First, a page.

No one expects that at some point in your life you’ll have to pause your career to take care of someone. However, it happens more often than you might think. According to the National Alliance for Caregiving, during the past year, more than 65 million Americans which is 29% of the adults U.S. served as family caregivers for an ill or disabled relative.
Paying a caregiver to help you out isn’t always a solution, which leaves you with only one option – taking a break from the work. Once it’s time to get back and start working again you realize that you have a gap in your resume due to caregiving. What should you do?
State Caregiving in Your Resume
Maybe you weren’t getting paid but caregiving is a real profession. It demands constant attention, dedication, and it helps you work on some skills.
You can’t hide the fact that you didn’t work for some time so you should explain why that was. The potential employers will appreciate your honesty
This career detour isn’t something you should hide or be ashamed of. You did a noble thing and you learned a lot from that experience
Emphasize the Skills that Caregiving Requires
Each challenge or task that life puts in front of you, teaches you something valuable. During caregiving, you had to apply some skills consistently. Those skills should be mentioned in your resume.
Some of the skills the caregiving can develop are:
- Ability to make decisions under pressure
- Managing schedules and budgets
If you are applying for a nursing position, you can also include coordinating physical therapies, hands-on experience with managing medications, and similar. The only reason you shouldn’t mention these skills is if they aren’t related to the job position you are applying for.
Dedicate Your Attention to the Cover Letter
A mistake that many job applicants made is to focus on too much on the past. Instead of dwelling on your previous experiences, use the cover letter to show your vision of the future.
Explain why you are the right candidate, show your knowledge of that company, and share how you can contribute to them.
Sandra Simmons, a content manager at TopEssayWriting Review company, shared her thoughts on why a cover letter is so important, “I think that my biggest strength when applying for a job is my cover letter. That’s the portion of the application I really give all in. Even when I took a year off to take care of my mother, I got a job very soon after and the employer said that it was my cover letter that got me the job.”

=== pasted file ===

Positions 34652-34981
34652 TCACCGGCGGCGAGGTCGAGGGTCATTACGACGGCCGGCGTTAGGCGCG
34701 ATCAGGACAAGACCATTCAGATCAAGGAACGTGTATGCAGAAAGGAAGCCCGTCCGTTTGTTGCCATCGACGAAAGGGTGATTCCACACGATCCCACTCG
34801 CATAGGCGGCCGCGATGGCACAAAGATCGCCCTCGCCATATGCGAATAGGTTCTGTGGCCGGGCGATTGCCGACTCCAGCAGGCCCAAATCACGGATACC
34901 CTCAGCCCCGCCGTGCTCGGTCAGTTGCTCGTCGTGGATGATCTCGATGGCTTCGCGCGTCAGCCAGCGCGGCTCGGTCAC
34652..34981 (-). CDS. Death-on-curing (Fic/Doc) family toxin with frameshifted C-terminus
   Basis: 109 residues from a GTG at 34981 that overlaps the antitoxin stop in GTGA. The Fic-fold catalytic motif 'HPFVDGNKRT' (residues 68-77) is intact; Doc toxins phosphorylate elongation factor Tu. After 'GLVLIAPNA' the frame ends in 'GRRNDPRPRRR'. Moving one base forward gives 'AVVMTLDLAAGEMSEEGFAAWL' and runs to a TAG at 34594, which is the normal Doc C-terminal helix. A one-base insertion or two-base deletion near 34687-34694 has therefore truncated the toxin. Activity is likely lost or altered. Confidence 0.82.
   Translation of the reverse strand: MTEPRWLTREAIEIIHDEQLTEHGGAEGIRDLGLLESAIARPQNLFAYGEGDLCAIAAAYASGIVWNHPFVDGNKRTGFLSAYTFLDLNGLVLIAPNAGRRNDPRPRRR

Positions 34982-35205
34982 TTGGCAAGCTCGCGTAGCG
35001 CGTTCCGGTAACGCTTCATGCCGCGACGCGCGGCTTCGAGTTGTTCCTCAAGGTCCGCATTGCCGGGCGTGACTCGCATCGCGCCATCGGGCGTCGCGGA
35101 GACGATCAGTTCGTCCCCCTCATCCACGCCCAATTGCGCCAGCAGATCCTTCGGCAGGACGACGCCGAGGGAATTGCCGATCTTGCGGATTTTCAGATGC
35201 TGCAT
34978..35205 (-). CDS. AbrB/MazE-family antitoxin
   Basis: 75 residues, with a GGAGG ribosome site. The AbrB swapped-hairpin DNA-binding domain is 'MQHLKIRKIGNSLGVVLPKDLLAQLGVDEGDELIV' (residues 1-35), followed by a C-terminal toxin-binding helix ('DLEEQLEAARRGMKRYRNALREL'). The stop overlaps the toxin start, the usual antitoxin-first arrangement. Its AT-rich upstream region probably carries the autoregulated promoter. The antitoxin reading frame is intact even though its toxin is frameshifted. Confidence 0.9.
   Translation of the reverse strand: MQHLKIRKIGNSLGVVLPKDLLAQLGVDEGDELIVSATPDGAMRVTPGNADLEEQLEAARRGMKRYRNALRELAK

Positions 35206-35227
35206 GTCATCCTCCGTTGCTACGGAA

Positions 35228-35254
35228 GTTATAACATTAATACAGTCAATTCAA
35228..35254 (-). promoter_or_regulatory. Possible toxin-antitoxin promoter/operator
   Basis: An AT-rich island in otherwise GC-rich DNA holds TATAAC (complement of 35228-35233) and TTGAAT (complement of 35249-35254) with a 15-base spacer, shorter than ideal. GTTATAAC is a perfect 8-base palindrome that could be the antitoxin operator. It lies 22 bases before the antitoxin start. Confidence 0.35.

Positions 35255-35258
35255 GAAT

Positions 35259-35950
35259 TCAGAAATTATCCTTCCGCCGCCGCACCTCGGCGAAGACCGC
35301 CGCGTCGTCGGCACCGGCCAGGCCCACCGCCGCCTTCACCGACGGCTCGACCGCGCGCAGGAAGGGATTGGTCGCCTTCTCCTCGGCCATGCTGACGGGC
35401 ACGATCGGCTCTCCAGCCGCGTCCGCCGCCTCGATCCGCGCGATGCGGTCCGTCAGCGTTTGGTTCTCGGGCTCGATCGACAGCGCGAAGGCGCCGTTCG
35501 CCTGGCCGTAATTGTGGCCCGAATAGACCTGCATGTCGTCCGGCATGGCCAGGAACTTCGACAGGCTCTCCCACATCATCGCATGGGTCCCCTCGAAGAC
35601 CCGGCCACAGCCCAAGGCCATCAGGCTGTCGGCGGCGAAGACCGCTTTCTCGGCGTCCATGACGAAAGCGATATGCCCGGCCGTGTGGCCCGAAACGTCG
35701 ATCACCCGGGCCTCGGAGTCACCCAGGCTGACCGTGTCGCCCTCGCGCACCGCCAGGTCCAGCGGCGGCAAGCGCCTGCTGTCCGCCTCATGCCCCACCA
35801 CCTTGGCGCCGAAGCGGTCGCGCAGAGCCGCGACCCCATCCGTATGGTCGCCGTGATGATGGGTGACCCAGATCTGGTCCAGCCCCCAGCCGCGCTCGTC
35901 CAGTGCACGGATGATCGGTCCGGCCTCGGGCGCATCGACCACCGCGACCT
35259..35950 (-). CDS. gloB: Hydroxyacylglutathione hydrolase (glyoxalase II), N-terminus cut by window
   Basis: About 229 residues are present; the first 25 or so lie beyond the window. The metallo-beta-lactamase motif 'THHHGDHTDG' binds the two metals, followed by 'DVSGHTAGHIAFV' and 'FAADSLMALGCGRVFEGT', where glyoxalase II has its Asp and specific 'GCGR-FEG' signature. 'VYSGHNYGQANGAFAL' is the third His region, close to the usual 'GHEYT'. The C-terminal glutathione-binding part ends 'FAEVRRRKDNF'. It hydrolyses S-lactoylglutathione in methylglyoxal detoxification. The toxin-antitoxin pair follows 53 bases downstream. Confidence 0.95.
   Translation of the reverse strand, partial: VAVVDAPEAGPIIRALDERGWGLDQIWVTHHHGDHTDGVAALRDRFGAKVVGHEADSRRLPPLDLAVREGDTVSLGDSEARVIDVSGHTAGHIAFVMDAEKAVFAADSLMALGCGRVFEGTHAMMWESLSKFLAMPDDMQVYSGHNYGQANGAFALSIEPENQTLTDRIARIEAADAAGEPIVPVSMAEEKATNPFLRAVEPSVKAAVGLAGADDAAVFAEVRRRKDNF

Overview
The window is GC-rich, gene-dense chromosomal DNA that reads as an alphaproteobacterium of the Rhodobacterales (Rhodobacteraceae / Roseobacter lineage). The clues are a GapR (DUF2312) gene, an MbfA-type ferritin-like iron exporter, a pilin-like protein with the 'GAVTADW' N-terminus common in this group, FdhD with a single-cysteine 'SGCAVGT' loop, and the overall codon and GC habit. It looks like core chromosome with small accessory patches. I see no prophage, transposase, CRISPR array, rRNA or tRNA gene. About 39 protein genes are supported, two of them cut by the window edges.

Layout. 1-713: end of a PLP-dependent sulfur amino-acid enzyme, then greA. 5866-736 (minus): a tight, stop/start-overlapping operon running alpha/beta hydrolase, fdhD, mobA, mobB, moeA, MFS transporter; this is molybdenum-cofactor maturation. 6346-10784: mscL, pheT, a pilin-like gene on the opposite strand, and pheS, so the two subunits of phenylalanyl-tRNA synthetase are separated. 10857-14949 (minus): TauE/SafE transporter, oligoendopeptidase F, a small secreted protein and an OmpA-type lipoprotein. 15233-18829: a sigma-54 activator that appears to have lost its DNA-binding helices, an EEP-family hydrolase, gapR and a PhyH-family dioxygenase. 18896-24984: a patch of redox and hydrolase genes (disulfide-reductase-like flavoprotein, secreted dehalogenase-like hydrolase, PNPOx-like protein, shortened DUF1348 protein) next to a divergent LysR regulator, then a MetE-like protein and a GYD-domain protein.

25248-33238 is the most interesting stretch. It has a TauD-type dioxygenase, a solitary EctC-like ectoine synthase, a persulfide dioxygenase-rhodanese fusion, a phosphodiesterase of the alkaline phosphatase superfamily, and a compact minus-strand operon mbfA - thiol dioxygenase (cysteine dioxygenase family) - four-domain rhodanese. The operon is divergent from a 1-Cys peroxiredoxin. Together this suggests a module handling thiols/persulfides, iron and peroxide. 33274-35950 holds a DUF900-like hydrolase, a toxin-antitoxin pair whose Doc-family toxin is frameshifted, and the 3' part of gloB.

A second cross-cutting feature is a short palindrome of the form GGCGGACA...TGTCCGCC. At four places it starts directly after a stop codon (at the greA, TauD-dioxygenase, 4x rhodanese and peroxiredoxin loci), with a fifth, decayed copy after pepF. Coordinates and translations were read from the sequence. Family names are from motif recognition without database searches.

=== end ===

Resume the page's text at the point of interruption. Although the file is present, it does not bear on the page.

Present Your Caregiving Experience Thoughtfully
How you frame what kept you out of work plays a huge role. Of course, how much you want to reveal is up to you. However, you should find a balance between revealing too much and too little.
Revealing too much can take off focus from the rest of your experience. On the other hand, revealing too little will leave employers to guess on their own and leave you with no control. Here is an example of how you can present your caregiving experience:
Caregiver (November 2018 – January 2020) or Leave of absence (November 2018 – January 2020) Caregiver for an ill family member at the end of (his/her) life. Responsibilities included in-home hospice care, scheduling medical appointments, financial custodianship, and legal coordination.
Aim for a brief, concrete, and factual presentation of information.
There it is. A few simple tips that can help you deal with your career gap with simplicity and class. It shouldn’t be about what made you click that pause button on your career, it should be about the drive you have to start again.
Source: Daniela McVicker is a career expert and an editor at AllTopReviews, a resource for reviews of companies managing content. She’s also a business communication coach, helping future job applicants to write business emails to help them achieve success on their career paths. TheCaregiverSpace.org
We hope this information is helpful to you in the important work you do as a family caregiver.
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